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Men's Soccer Beats Coast Guard in Semis

By Brian Chase

COLUMNIST

It took two overtimes and a banner day by midfielder Walter Song ’06, but MIT qualified for the finals of the NEWMAC men’s soccer tournament after beating the U.S. Coast Guard Academy 2-1 in the semifinals.

MIT came into the semifinal game the heavy favorite after going undefeated in regular conference play, including a four goal stomping of the Coast Guard last week. MIT won the regular season title and had three players in the top ten scorers in the conference in both points per game and goals per game: Nick R. Nestle ’04, Jose-Ramon Torradas ’05, and Alex Morgan ’07.

But the start of the game definitely did not go the way MIT had planned. The opening half saw the Coast Guard playing an aggressive offense that kept the ball on the MIT half of the field most of the time, limiting MIT’s chances to score. The Coast Guard was aided by the wind, which was blowing against MIT and kept their defenders from clearing the ball well. But even then, the Coast Guard’s first goal didn’t come until 24:35 in the first half, when Jared Silverman of the Coast Guard kicked the ball past lunging MIT goalie Morgan Mills. As the Coast Guard celebrated, MIT looked frustrated and surprised at the situation they found themselves in.

“We were getting kind of scared for a little bit, but we knew everybody’d pick it up... We weren’t going to go out like that,” midfielder Song said. He wouldn’t let them.

Song was the only other player to score the entire game, and he was the one to tie it with 22:02 remaining in the second half. Song was aided by the wind, now blowing against the Coast Guard, and also by Jose-Ramon Torradas, who was credited with the assist. Song scored up in the far corner of the goal, past Coast Guard goalkeeper Phil MacArthur. The rest of the game was a taut back-and-forth match, which saw a lot of good defensive play, just the kind of game that thwarts the fast-break scoring opportunities MIT excels at. Both goalkeepers, MacArthur and Mills, made good saves, but MacArthur had more to do, as MIT had 17 shots on goal, of which MacArthur saw 10. Mills only had to deal with 6 shots, and he made only 4 saves.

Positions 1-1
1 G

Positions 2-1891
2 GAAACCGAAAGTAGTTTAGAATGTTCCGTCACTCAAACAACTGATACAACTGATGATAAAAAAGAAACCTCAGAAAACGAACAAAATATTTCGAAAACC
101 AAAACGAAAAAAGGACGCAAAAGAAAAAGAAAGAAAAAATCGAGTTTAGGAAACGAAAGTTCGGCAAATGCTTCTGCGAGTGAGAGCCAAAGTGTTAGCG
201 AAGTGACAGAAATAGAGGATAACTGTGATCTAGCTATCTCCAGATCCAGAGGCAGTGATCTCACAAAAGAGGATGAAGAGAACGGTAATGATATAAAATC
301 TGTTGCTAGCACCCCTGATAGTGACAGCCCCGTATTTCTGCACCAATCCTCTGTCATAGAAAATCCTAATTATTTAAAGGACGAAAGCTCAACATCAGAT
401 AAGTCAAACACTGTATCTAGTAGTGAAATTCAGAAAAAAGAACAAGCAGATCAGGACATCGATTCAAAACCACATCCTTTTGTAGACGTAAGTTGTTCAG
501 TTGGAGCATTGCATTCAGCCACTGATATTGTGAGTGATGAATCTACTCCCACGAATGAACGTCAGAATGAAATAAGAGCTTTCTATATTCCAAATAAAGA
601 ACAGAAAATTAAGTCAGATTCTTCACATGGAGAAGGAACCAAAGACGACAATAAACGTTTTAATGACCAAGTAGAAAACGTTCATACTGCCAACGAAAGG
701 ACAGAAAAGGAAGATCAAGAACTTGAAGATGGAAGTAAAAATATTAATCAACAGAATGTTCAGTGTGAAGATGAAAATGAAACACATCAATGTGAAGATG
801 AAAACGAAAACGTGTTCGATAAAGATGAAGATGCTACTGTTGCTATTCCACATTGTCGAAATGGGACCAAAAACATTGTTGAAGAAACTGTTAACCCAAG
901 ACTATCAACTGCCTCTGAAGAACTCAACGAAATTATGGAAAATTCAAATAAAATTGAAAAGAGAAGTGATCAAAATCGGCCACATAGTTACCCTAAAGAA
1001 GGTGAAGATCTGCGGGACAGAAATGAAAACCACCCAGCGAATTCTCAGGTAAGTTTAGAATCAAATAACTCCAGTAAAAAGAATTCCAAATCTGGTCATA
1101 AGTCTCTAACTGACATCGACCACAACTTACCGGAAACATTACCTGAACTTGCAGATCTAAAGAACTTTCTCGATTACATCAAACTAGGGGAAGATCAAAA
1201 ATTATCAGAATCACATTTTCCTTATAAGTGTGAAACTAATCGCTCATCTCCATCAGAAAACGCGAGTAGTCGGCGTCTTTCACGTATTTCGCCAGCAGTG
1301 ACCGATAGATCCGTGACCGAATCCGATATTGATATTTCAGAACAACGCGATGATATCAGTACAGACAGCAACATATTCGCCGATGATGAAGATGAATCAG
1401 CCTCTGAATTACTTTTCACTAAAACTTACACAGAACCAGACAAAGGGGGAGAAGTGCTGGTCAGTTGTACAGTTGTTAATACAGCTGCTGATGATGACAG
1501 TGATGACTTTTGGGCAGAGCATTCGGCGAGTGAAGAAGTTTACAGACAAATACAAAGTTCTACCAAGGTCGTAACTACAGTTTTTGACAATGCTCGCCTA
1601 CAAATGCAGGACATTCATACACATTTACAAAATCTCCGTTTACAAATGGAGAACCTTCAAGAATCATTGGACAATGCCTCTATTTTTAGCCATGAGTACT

The first overtime period saw several close calls by MIT and no serious threats by the Coast Guard. It wasn’t until 1:21 into the second overtime that Song, again on an assist by Torradas, sent a ball across MacArthur for the game-winning score. MIT broke into relieved cheers, and the Coast Guard trudged tiredly to the stands. The win put MIT into the Finals of the NEWMAC conference tournament against Wheaton.

After the game, Song admitted being slightly surprised by the toughness shown by the Coast Guard Academy. MIT coach Walter Alessi, however, noted, “I knew it was going to be a tough game. ... I told the team all week long that ... it would be a one-goal game.” He also thought the MIT players expected to win the game coming in and that expectancy, in addition to having no mid-week game, contributed to their slow start in the first half. When asked about Song, Alessi said, “He’s the heart and soul of our midfield. He makes plays for us. ... I’m happy he’s a sophomore!” If MIT can get two more years of performances like this one from Song, Coach Alessi has every right to be happy.